Last week the Russian Orthodox Church Outside of Russia (ROCOR) Synod pronounced general Andrei Vlasov, who fled to Hitler’s side, a patriot. “Izvestiya” observer, Boris Klin, discusses this unpleasant event, which astonished the Russian public, with archimandrite Tikhon (Shevkunov), superior of Sretensky Monastery. So who was Vlasov in reality, and why is this new myth trying to penetrate society?
Q: Father Tikhon, you have to admit, the ROCOR Synod announcement caused a real shock.
A: At one time the Church Abroad revealed for us the destinies of the last Russian Emperor and his family, the New Martyrs, members of the White Army Movement. Now the Church Abroad presents us with a different figure – general Vlasov… On the one side, this was unexpected, on the other – we suspected that this discussion would arise sooner or later. When preparing for the Unification with ROCOR, we were holding meetings; it was silently agreed not to raise this matter. We looked at it too differently. After all, it was a question no more or less as of our fathers and our grandfathers battling on different sides of the front …
Q: By the way, the reason for the Church Abroad’s statement was due to the publishing of a book by protopriest Georgy Mitrofanov, the dean of the History Department of the St. Petersburg Theological Academy, under the name, Forbidden Themes of Twentieth Century History. In this book author rehabilitates Vlasov and makes him a hero.
A: With reference to this book the words “forbidden themes” are nevertheless a big stretch and more of a commercial trick: the matters raised by the author, including Vlasov, have been openly discussed from different sides for more than twenty years in Russia. It is enough to check the internet in order to confirm it. I mean something else when speaking about “forbidden themes.” It is as not simple; it is like in a big family that lived long through tough times: there are subjects and problems which would not be raised by loving and sensitive member. It seemed to me, in this process of dialogue between us and descendants of Vlasov’s followers, that this problem should be one of these themes. But I can see that I was wrong. After the latest developments and more than persevering accentuation of this question (as it is known, two documents devoted to the published book and Vlasov were accepted at the Synod session and published in the press) it is impossible to refrain from stating my position. Moreover, recently here in Russia, even people on the street approach me with the question: “Father, please explain it? But Vlasov is a traitor! Or is he not anymore?”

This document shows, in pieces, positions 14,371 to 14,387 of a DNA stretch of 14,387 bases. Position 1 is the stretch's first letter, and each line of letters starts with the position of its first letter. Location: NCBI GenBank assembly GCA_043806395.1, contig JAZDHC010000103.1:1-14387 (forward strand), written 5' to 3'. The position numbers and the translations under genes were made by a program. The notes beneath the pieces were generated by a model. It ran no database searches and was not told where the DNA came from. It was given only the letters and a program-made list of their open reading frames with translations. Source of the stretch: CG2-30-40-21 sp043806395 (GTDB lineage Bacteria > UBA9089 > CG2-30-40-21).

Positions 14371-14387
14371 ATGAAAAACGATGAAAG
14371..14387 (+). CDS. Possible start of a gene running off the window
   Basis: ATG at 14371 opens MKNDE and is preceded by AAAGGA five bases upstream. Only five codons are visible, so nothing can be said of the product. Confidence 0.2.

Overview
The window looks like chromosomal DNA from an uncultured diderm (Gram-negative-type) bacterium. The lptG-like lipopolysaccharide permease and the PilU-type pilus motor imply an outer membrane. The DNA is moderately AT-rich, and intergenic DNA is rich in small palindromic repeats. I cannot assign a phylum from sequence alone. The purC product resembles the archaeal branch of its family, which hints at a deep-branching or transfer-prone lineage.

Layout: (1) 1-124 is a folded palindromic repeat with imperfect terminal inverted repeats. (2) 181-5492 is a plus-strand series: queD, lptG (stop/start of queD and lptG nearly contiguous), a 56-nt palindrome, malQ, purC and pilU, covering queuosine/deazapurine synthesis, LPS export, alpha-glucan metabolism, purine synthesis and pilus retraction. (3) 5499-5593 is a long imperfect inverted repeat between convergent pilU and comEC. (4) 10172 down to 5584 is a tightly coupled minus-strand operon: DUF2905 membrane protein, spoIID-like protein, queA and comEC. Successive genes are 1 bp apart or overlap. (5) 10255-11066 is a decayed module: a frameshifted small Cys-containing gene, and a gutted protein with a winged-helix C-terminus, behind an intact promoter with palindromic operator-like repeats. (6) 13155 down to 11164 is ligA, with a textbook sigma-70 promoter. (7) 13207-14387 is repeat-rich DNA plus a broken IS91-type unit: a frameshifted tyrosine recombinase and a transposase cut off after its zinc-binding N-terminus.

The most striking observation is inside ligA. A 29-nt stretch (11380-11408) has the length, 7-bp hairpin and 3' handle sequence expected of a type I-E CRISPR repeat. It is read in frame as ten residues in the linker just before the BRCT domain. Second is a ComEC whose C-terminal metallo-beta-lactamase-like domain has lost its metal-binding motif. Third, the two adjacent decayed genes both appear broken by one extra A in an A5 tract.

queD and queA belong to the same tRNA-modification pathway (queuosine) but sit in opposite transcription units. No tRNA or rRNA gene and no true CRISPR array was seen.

Q: The ROCOR statement discusses this: “We are saddened by the glaring vitriol in the arguments surrounding this book, and the contentious and disturbed spirit expressed by some of the critics of this book.” Is the Synod’s objective to tame the passions?
A: Their objective is wonderful. What has been done in order to heal “vitriol,” to cure the “contentious and disturbed spirit”? Two mentioned documents were written. Though it is enough to look into last week’s newspapers or Internet, to read furious disputes, indignation and resentment of many, even to hear or read last extreme measure – damnations, in order to understand that healing has not come about.
Q: “The tragedy is indeed a great one surrounding those who are commonly called “Vlasovites,” that is, the participants in that movement upon which the Russian Freedom Army [Russkaya Osvoboditel’naja Armija, ROA] was founded.” – one more quote from the ROCOR Synod communication. Is it pertinent hear to speak about a tragedy?
A: No doubt, there are a lot of human tragedies behind the Church Abroad announcement, which includes the fates of people who were betrayed and left imprisoned by the enemy. And it is hard not to agree with this. But if only we can put an end to this! Unfortunately, something else happens today: persistent appeal to recognize Vlasov’s choice as the only correct one and that he himself is, a matter of fact, the real hero of the last war; moreover, to recognize him as the hero of the future Russia. And Collaboration is not only possible, but the only right path to serve Russia. Therefore, all others who dare to disagree with this position — those who died on the battlefield, those who worked in the rear, those who died after the War and those who are now living – are no more than rascals and traitors. This is well stated in the declared author’s credo of the mentioned book, which again raises before us the spirit of Vlasov: “Our society consists of people, the majority of whom live with lies, who served evil, and who are now making it seem that they served the truth all their lives. They “served Russia” – whether it was called the Soviet Union, or the Russian Federation; but in reality these people can not honestly andconsecutively cross out their previous lives, like general Vlasov and his followers, and they have been serving not Russia, but only themselves.” Thank God, I will emphasize, that this extreme is not at all the position of the Church Abroad. Today this is our own –be it untamed, unfeasible, imposed; it is an internal dispute.
Vlasov Q: The document of the Synod Abroad declared: “Yet, to the question: Were General Vlasov and his supporters traitors to Russia? we can answer, no, not at all. Everything they did was for the sake of the Fatherland, in hopes that the defeat of bolshevism would lead to the rebuilding of a powerful national Russia. Germany was viewed by the Vlasovites as no more than an ally in their struggle against bolshevism, but they, the Vlasovites, were prepared should they be faced with the need to use armed resistance against any colonization or division of our Homeland.” Maybe that’s right? Did they really want to resist the Reich?